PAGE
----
Objective: To clarify the dose-response relationship between alcohol consumption and type 2 diabetes.
Research design and methods: A systematic computer-assisted and hand search was conducted to identify relevant articles with longitudinal design and quantitative measurement of alcohol consumption. Adjustment was made for the sick-quitter effect. We used fractional polynomials in a meta-regression to determine the dose-response relationships by sex and end point using lifetime abstainers as the reference group.
Results: The search revealed 20 cohort studies that met our inclusion criteria. A U-shaped relationship was found for both sexes. Compared with lifetime abstainers, the relative risk (RR) for type 2 diabetes among men was most protective when consuming 22 g/day alcohol (RR 0.87 [95% CI 0.76-1.00]) and became deleterious at just over 60 g/day alcohol (1.01 [0.71-1.44]). Among women, consumption of 24 g/day alcohol was most protective (0.60 [0.52-0.69]) and became deleterious at about 50 g/day alcohol (1.02 [0.83-1.26]).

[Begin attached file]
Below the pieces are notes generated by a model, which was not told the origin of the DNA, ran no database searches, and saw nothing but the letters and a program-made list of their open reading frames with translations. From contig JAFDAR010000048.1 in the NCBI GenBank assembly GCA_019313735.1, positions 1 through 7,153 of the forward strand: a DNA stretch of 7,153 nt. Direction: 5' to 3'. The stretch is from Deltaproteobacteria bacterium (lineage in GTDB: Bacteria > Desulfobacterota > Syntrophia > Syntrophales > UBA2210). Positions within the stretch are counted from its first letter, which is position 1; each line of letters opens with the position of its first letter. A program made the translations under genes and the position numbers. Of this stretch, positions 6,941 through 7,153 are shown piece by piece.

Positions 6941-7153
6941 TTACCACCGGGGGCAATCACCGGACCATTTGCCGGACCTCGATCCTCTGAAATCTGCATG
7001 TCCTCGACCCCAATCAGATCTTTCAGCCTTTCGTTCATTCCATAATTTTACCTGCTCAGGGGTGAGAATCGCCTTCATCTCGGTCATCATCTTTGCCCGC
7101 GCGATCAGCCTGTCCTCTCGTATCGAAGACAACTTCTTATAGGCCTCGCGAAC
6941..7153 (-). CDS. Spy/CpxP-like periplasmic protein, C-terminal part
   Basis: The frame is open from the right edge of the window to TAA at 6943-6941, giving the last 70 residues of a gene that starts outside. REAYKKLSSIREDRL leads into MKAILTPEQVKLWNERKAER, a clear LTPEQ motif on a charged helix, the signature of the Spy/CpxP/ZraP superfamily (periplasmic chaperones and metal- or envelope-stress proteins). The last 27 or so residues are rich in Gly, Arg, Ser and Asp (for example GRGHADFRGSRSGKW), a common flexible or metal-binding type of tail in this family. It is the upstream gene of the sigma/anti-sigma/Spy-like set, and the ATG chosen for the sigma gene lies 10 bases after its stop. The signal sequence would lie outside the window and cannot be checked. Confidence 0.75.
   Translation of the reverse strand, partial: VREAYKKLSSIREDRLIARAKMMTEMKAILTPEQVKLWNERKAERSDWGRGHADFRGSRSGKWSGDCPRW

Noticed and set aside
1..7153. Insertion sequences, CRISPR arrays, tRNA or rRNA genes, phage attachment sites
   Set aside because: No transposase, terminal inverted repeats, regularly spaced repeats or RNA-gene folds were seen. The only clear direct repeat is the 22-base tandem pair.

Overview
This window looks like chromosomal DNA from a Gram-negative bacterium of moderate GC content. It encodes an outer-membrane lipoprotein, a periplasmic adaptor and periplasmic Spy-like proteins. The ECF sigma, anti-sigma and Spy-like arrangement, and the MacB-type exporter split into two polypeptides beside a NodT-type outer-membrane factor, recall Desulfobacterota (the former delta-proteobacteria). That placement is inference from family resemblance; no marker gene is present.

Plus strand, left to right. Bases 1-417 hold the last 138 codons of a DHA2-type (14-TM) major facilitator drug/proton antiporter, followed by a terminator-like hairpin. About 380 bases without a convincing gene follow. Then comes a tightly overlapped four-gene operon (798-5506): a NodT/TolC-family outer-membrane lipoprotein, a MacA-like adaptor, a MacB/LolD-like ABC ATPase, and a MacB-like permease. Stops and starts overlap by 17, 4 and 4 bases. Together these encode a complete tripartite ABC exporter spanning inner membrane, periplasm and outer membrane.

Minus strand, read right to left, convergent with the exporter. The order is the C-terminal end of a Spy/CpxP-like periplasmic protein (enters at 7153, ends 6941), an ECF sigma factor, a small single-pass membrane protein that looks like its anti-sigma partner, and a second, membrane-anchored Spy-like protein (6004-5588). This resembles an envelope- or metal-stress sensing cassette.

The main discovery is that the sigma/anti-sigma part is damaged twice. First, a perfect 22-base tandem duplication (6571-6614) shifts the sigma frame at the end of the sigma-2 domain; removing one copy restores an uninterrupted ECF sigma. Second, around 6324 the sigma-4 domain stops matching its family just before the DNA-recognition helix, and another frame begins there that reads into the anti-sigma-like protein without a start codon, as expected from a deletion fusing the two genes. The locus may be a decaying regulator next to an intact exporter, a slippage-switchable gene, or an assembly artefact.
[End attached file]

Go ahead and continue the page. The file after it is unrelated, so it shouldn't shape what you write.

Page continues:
Conclusions: Our analysis confirms previous research findings that moderate alcohol consumption is protective for type 2 diabetes in men and women.